A Zeppelin-like Structure by Hut Arkitektury Lands Atop an Arts Centre in Prague

A Zeppelin-like Structure by Hut Arkitektury Lands Atop an Arts Centre in Prague

For a minimalist arts centre in Prague, local firm Hut Arkitektury suspends a wood-slat addition that nods to aircrafts from the past.

On the west side of the DOX Centre for Contemporary Art, a multi-purpose arts hub in Prague’s trendy Holešovice district, a bullet-shaped colossus peeks out above the rooftop of the all-white volume. Made from wood and steel, the zeppelin-inspired addition, called Gulliver, appears to have drifted down from the sky onto the roof, where it is now permanently suspended above a central courtyard.

DOX is a former machine-making factory, and it was the building’s minimalist architecture that first stirred the imagination of founder and director Leoš Válka, who hatched the idea of adding a “parasitic” structure that would contrast with the austere concrete-and-glass aesthetic. His vision was brought to life by Hut Arkitektury, a local firm led by Martin Rajniš (who is known for his woodstack structures) and David Kubík. “The initial idea was rather abstract,“ says Kubík. “Then came a key meeting when Leoš said: ‘Let’s make a zeppelin’. He asked us to make some simple sketches – as if a young kid were sketching a model.”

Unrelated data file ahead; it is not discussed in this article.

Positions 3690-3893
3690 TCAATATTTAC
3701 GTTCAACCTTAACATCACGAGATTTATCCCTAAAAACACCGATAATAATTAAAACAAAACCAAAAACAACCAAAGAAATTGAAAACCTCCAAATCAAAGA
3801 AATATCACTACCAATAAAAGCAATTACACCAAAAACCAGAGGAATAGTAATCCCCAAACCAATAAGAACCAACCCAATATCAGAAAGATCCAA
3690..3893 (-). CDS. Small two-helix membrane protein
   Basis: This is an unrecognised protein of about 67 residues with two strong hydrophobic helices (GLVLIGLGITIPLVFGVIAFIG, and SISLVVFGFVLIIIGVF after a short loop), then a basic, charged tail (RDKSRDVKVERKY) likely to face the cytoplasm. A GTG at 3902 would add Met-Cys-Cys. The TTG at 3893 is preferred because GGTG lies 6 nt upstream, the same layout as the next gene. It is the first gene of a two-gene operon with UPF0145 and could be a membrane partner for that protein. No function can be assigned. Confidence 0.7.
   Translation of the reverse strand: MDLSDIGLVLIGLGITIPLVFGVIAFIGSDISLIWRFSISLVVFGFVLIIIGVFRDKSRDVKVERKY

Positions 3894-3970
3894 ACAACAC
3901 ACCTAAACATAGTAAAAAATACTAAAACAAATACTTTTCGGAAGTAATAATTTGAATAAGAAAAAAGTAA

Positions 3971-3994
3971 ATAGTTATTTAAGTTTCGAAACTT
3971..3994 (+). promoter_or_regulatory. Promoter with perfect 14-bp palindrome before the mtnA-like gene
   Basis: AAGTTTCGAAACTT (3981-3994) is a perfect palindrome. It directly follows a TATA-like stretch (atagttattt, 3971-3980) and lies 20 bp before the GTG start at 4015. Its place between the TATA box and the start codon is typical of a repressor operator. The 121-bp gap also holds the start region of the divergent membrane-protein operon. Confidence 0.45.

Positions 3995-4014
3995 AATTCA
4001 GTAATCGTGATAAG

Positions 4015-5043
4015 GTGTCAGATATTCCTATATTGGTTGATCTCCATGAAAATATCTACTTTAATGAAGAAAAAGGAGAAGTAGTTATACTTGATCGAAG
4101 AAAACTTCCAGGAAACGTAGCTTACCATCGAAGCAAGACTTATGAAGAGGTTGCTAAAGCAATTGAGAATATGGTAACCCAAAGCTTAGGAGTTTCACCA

Used as a venue for research presentations, public discussions and literary events, the 42-by-10-metre structure extends from one roofline to another, creating the illusion that it’s drifting over the courtyard. Its intricate skeleton, topped by a transparent ETFE shell, is held in place by a system of cables, bolts and beams. Inside both the bow and stern, a twelve-spoke latticework of steel ropes reinforces the larch wood construction.

Inspired by early airships, Gulliver takes its name from one of literatures’s most famous explorers. The skeletal, larch wood form is held together and in place by a complex system of cables, bolts and beams.

Ascending from the roof, a metal staircase leads to the interior hall, where the larch flooring rises and falls to form a series of steps that also serve as seating. Blurring the line between indoors and out, the slatted walls filter light into the space, offering an intersected view of the city and giving the ship a distinct character by day and by night. “The spaces between the timber slats create a sense of rhythm,” Válka says. “There is a real poetic lightness inside.”

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